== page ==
I'm, Like, Graduating: Approaching the Entry-Level Job

How a New Grad Can Find That First Entry-Level Job
by Sydney Sundell
November 22, 2016
Precociousness is impressive...until it's not. Looking for jobs after graduating may be a hard reality check. 
Growing up, I was always complimented on my maturity. People told me that I seemed older than I was, and I loved it. My first internship was the summer after my freshman year of college, at a big consulting firm with a regimented internship program consisting mostly of rising seniors. I found that I fit in pretty well with the others, always enjoying the impressed looks I would get when they found out I was two years younger than they. Then came sophomore year.
At this point, my peers were getting their acts together, too. I was no longer the only one on my dorm floor with a suit for the career fair, and I was certainly not the only one vying for an internship. I knew I needed a way to stand out from my 60,000 classmates, so I gave my resume a major makeover and signed up for LinkedIn. A few weeks later, my second internship was locked down. With frequent updates, these two assets and a strong interview were enough to land me my final internship a year later as well.

The older we get, the less we can rely on precociousness to get ahead in the workforce. And while past experience and technical skills are a plus, it takes much more than those to get a recruiter to see you as a viable candidate for an entry-level position. If you just graduated with what you thought was a more than impressive academic background but can't seem to land a job, read on.

What Might Be Going Wrong in your entry-level job search 

Check yourself against a few of the problems that plague recent graduates.

The Obvious

  • You’re inexperienced. Summer internships are great, but for many companies requiring one to two years of previous experience in the field for an entry-level position, these will likely not apply.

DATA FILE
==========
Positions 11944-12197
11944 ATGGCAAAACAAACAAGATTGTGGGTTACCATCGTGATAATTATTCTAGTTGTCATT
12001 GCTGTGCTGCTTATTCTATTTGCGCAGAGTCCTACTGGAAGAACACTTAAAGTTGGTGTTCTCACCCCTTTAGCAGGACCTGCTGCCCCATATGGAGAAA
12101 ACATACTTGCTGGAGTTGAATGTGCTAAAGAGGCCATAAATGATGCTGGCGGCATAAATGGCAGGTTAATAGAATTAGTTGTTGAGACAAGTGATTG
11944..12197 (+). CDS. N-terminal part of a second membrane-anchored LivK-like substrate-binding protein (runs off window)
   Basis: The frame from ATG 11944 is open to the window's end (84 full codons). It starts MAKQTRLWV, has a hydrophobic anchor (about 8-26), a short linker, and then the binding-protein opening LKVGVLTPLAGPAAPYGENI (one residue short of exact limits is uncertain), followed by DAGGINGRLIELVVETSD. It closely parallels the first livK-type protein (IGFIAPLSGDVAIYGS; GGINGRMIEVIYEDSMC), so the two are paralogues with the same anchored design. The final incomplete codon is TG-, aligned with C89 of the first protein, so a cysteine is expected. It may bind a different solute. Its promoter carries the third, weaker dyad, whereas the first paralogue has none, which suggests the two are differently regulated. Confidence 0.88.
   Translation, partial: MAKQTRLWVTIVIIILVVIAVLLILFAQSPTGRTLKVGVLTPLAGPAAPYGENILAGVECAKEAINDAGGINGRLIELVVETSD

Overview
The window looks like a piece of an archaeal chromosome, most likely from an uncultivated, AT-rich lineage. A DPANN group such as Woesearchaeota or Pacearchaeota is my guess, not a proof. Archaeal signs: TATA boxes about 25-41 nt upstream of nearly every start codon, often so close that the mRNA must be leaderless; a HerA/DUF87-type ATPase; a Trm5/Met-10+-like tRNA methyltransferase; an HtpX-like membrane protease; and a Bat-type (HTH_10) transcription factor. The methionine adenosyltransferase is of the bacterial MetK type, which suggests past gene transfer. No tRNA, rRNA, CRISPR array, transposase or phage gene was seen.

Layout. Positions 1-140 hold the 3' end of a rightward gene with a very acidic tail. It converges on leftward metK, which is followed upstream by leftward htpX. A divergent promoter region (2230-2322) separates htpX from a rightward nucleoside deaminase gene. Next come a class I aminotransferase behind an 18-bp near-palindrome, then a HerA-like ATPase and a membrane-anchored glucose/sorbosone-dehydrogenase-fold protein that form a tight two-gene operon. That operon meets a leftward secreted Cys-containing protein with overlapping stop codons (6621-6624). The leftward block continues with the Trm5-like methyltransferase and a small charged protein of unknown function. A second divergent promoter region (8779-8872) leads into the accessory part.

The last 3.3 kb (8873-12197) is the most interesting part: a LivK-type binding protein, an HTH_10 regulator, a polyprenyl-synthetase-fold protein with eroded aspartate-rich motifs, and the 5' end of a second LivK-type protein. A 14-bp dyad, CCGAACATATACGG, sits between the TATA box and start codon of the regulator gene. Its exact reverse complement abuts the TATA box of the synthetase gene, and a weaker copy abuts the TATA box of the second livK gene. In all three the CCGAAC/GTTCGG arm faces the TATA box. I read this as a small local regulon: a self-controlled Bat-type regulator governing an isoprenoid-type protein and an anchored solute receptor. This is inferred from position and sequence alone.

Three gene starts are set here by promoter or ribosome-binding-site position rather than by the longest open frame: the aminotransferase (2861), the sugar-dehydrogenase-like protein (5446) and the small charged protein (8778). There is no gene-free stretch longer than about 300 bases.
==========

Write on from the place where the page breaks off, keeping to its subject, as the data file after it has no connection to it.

• You’re one of many. Going to school in a big city where 10% of the graduating class goes to work for ___ Fortune 500 company? Much more than 10% of the graduating class is applying.
  • In more technical/STEM fields, you will mostly be competing against your male peers. Unfortunately, women are still a minority in these areas.

The Not-So-Obvious

  • You look younger than you are. Ever go to a career fair and get directed to internships when you wanted to discuss full-time opportunities?
  • You don’t have connections. In nearly every field, having an “in” with a current employee can make all of the difference.
  • You aren’t taking yourself seriously enough. This can apply to dress, composure, or language.

What You Can Do Immediately to Help Land an entry-level job 

So, what can you do as a young woman trying to land her dream (okay, dream entry-level) job? While you can’t (and probably don’t want to) magically add five years to your appearance or three past positions to your resume, there are some things you can do to make sure you’re seen as a serious candidate.
  • When meeting a recruiter or potential “in” with a company for the first time, be sure to mention that you are graduating or have recently graduated. This will cue them that you want to discuss full-time opportunities.
  • Don’t be afraid of overdressing, especially if you have a younger-looking face. A tailored work wardrobe not only signals that you are taking this whole job-hunting thing seriously, it also allows companies to envision you sitting at a desk in their office, not a lecture hall.
  • Learn how to frame your experience in the most professional way possible. Have a leadership position in a student organization on campus? Don’t be afraid to bring that up in an interview! Use words like “managed” to showcase how much time and leadership these roles required. Have a short elevator pitch ready about each of your jobs or internships, and bring up coursework when appropriate.
  • Focus on your skills. Even if you don’t have any professional experience in the field you’re trying to enter, you may have learned necessary skills in your courses. Maybe you’ve never coded your own website, but you did take a few programming classes as electives. Don’t be afraid to list things like this on your resume.
  • Have a professional headshot for your LinkedIn. That picture of you at a party may be cute, but it will not impress a hiring manager.
  • Keep your LinkedIn profile and resume clean and updated.
Finally, remember that as a recent graduate, you have tons of new insight and energy to bring to the workforce. While you are obviously looking for the company that will help you jumpstart your career and teach you the most, remember that you are an asset to them as well. Be humble and approachable, and make sure they know you are willing and ready to learn.

And, just for good measure, make sure you’re not saying “like” after every five words.
What was the key to landing your first job out of college? Let us know in the comments!